As a non-limiting example using sales data, consider the trigger (which may be formed as an SQL query, as described further herein) “notify when sales of product X>10,000 units for stores in State A”. A policy is set by an administrator to periodically update the DW with sales data from remote sources (stores in State A), for example on a daily basis. First consider the condition where the current value of sales of product X is 2000, and an average of 1000 sales per day in State A have been recorded. At this point, there is no need to expend computing resources issuing differential queries, as it is unlikely that the sales of product X in State A will exceed 10,000 units prior to the next periodic update of the DW.
However, assume instead that the current value of sales of product X is 9000. In such a case, it is likely that the trigger condition will be satisfied (true) shortly, that is prior to the next periodic update. Thus, embodiments of the invention are configured to determine this “closeness” by implementing a policy (for example, when trigger value−current value>threshold value, issue differential queries). Thus, differential queries are sent by a mediator, for example the differential queries can be executed on recovery logs of the remote data sources to avoid executing them on committed data frequently. The results of these differential queries may be added to the local (DW) query result prior to the next periodic update, potentially allowing earlier satisfaction of the trigger condition. Moreover, computationally expensive solutions such as real time updates of the DW are unnecessary.
Embodiments of the invention employ a policy for determining the nature and timing of the differential queries. The policy employed is customizable. For example, if one or a few remote data sources are determined to be dominating the recent updates of the DW, differential queries may be sent to these few remote data sources. The differential queries can be issued according to a query template dictating as much, with one or more sub queries (to one or more remote sources) being issued intelligently based on, among other things, the update history. Thus, a mediator according to an embodiment of the invention, is configured to determine, based on the policy implemented, the nature and timing of the differential queries.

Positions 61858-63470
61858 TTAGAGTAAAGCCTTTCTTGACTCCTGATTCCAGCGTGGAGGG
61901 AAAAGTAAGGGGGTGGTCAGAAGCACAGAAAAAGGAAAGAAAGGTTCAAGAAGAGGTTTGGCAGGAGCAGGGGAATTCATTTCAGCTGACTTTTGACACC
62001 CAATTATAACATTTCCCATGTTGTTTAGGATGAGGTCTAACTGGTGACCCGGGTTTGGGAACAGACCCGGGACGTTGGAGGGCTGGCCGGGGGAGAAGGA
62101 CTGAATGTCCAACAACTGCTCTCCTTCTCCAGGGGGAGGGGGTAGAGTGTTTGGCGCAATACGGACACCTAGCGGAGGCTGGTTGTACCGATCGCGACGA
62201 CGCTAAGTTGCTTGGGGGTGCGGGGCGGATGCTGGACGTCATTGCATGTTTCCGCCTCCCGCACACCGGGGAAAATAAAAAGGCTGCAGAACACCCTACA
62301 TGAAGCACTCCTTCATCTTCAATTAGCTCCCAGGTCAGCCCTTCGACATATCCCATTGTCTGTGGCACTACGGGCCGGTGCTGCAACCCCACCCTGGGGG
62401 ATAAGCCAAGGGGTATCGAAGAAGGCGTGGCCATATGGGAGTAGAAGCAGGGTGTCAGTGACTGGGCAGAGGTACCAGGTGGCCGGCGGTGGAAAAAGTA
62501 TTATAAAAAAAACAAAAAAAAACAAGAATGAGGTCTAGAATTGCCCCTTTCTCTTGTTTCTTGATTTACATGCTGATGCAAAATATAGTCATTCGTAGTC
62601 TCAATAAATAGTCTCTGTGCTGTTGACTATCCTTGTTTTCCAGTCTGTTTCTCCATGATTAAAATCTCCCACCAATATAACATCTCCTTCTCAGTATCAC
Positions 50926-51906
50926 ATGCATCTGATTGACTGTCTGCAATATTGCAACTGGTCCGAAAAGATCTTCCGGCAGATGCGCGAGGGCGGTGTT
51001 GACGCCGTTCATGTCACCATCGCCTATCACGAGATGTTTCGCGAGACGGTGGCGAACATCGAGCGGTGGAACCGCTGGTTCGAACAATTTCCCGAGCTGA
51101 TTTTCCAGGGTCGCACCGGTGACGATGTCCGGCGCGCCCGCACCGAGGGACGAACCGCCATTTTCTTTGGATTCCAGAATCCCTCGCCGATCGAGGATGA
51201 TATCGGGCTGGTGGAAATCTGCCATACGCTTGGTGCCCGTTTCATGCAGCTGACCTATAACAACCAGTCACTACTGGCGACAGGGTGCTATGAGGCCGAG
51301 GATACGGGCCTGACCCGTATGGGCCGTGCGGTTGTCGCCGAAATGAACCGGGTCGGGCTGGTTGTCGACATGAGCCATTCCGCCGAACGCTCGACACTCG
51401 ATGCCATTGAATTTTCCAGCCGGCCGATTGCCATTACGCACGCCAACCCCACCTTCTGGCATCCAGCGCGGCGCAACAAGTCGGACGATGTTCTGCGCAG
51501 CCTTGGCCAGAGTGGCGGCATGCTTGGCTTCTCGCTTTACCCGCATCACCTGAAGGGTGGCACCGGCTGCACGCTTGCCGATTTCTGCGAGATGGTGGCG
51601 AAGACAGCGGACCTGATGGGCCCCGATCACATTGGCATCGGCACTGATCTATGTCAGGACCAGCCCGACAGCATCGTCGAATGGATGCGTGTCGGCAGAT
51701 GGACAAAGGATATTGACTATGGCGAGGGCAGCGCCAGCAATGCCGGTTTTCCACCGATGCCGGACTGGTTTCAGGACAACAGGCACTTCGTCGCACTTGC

A trigger condition may for example include an SQL statement over a DW schema which returns a numeric value, N; a threshold over the result of the SQL query, T; and a relational operator (<, >, =, ≦, ≧) connecting N and T. An example of an SQL query statement is “select sum (amount) from sales where sale_date>now( )-interval ‘24 hours’”. Example policy languages include but are not limited to ECA rules, if-the-else, and ACPL.
For each trigger condition, embodiments of the invention maintain the value of N after each periodic update of the DW. These values are used to know the periodic update before which the trigger condition is likely satisfied (“closeness”). For example, if the value of N in a given SQL query with each successive update is 100, 300, 475, 705, 910 . . . , and the threshold T is 1000, then embodiments of the invention use these N values to predict that the trigger condition is likely true in the 6th (sixth) period. The differential queries may then be sent from the DW to the mediator along with the policy, which the mediator can use to get data from the data sources. These statistics (N values) are maintained by embodiments of the invention for each source to decide on the differential query to be sent to the given sources. The same or similar statistics may be used by the mediator to decide whether to send a query to a given data source. For example, if most of the updates for a trigger condition to be true are obtained from a given set of data sources, the mediator need not send the differential queries to other data sources.
A policy may also be set for deciding when to send differential queries to the mediator for processing. The differential query can be sent to the mediator based on some specific event or a temporal condition, for example. Thus, a user may set a specific trigger condition to be: SQLstatement>T. This policy can be hard coded by the user as: if N>T′, send query SQLstatement>T−T′ to mediator along with a period. The mediator, for its part, gets data from the sources (using SQLstatement) and sends it to the DW if the condition becomes true. The mediator may use a specified period to get data periodically from data sources and evaluate the condition. Otherwise, the value of T′ is estimated using statistics maintained, as described herein. The DW may use a condition estimator, which estimates the time when the condition is met. This aids in knowing when to send a differential query to the mediator. The ultimate result of the query (and differential query) could be used solely to obtain an answer rather than also updating the DW.